Home / Companies / News /  Mindtree to discuss share buyback again today to fend off L&T

Mumbai: Mindtree Ltd’s independent directors will meet ahead of the company’s scheduled board meeting on Tuesday to advise its board on whether to proceed with the share buyback proposal. The independent directors will also consider Larsen and Toubro Ltd’s (L&T’s) offer to buy shares from public shareholders of the Bengaluru-based software services company.

The founders of Mindtree, who together own 13.32% in the company, are trying to fend off a hostile takeover bid by L&T, India’s largest engineering company, by buying back shares from public shareholders. L&T, which agreed to buy Café Coffee Day founder V.G. Siddhartha’s 20.32% stake for 3,269 crore on 18 March, has announced plans to buy a total of 67% in Mindtree for about 10,700 crore.

Apurva Purohit, Mindtree’s lead independent director and chairperson of company’s nomination and remuneration committee, said the independent directors’ committee would deliberate on the basis of independent advice and come out with recommendations, following due process.

Mindtree’s board meeting on 19 March, which was supposed to consider the share buyback proposal, remained inconclusive.

“No decision has been taken in the board meeting (on 19 March) and everything is speculative and baseless," added Purohit.

Mindtree’s board is scheduled to meet again today to consider the buyback proposal and the company’s quarterly financial results.

Mindtree shares closed at 940.25 apiece on the BSE on Monday.

As of December-end, Mindtree had total paid-up capital plus free reserves worth 3,165 crore. A company can buy back shares worth only 10% of this capital without shareholders’ approval. It can purchase up to 25% of the capital with 75% shareholder approval. This means that Mindtree can buy shares worth only around 317 crore without any shareholder nod, or shares worth up to 791 crore with shareholder approval.

But following L&T’s open offer proposal, Mindtree cannot buy back any shares without a 75% shareholder approval, according to the Companies Act, 2013.

“Even if Mindtree promoters offer 1,000 apiece and get a majority shareholder approval to buy shares worth 25% of the company’s total capital, they will be able to buy back a maximum of 7.9 million shares, or 0.68% of Mindtree vis-à-vis the 31% shares L&T has proposed to buy in the open offer," a person directly aware of the recent developments at Mindtree said on condition of anonymity.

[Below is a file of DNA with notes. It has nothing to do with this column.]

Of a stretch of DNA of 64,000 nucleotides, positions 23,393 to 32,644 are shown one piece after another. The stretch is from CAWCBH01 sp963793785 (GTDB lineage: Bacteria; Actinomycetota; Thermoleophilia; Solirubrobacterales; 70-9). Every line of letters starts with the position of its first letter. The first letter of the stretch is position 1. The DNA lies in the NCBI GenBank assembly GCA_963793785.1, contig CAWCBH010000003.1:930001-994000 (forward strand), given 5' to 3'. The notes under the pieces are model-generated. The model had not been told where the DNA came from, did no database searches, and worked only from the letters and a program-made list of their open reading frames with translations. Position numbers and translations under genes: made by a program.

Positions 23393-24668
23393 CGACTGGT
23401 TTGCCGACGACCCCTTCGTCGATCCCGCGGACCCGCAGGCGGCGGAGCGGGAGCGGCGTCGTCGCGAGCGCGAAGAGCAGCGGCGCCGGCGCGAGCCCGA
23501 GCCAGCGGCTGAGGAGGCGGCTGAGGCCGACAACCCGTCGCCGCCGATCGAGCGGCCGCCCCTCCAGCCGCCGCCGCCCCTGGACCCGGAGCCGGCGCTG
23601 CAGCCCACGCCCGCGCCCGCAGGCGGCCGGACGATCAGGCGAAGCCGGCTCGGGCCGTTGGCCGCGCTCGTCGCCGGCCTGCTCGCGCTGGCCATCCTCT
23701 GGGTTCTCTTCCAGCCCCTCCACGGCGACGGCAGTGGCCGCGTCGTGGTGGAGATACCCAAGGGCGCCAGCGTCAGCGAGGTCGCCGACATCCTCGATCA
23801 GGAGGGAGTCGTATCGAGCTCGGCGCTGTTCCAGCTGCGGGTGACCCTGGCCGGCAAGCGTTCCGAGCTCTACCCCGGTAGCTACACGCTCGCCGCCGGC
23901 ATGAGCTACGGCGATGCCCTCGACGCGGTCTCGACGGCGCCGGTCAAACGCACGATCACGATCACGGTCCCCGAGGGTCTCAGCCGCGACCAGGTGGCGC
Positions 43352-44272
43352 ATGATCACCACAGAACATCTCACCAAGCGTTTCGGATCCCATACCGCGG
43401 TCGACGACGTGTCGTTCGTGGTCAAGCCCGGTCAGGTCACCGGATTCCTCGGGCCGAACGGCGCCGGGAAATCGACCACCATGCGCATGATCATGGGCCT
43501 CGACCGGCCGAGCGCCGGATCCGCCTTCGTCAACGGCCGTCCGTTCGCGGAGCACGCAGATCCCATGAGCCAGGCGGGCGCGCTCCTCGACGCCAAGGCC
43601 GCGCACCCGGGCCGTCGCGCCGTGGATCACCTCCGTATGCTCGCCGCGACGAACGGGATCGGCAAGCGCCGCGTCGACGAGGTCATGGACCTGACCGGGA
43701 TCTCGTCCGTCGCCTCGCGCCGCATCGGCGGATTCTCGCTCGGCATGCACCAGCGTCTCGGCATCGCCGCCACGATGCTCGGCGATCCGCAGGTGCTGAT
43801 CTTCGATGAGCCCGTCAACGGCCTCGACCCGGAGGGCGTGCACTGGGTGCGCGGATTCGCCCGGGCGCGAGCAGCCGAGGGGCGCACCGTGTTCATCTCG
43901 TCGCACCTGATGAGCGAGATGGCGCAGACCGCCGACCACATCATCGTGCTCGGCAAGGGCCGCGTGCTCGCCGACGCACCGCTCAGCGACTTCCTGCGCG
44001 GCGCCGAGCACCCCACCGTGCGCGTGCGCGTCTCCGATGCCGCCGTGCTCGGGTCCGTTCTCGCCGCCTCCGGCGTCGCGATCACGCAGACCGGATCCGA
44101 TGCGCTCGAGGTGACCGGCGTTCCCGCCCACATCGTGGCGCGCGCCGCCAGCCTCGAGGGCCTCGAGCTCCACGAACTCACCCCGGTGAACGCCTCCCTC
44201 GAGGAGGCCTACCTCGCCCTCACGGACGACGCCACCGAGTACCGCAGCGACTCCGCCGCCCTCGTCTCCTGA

Also, under Section 77 of the Companies Act, 2013, if any entity (in this case L&T) announces an open offer to acquire control in a company (in this case Mindtree), the company cannot conduct a share buyback, or alter the company’s capital structure in any manner unless it secures 75% shareholder approval.

“The company does not have enough money in its balance sheet to fund the buyback and, even if the promoters pledge their entire 13.32% holding, which is rare, they may be able to raise around 1,000 crore (which is 50% of the market value of their holding as per the standard loan-to-equity valuation practice)," a second person aware of the developments at Mindtree said on condition of anonymity. The person added that, therefore, it was unlikely that Mindtree would go ahead with its share buyback plan.

ALSO READ | The Mindtree stake sale is not the caffeine kick Coffee Day needs

“If Mindtree really wants to counter L&T’s hostile takeover bid, the promoters will need to rope in a large financier, who will not only have to offer a higher share price to buy Siddhartha’s 20.32% stake, but also have to agree to not change the existing board and management control at Mindtree, unlike L&T," added the first person cited earlier.

The Indian investment banking arm of JPMorgan Chase and Co. said in a report that there were synergies in a combination of L&T Infotech Ltd, a unit of L&T, and Mindtree, as the two business models are non-overlapping.

ALSO READ | A culture shock awaits Mindtree employees under L&T

The L&T management has said that it will allow Mindtree to function as a completely independent listed entity in the near term, but at the same time alluded to a possible merger with L&T Infotech once combined revenues from the three entities (including L&T Technology Services) cross the $5 billion threshold. 


Anirudh Laskar

Anirudh Laskar is a senior editor at Mint, with 17 years of experience. He has reported on significant corporate matters including large mergers and acquisitions, India's emerging e-commerce sector and regulatory issues in the financial services industry. Based out of Mint’s Mumbai bureau, Anirudh has worked with Business Standard and The Telegraph before joining Mint in 2009.
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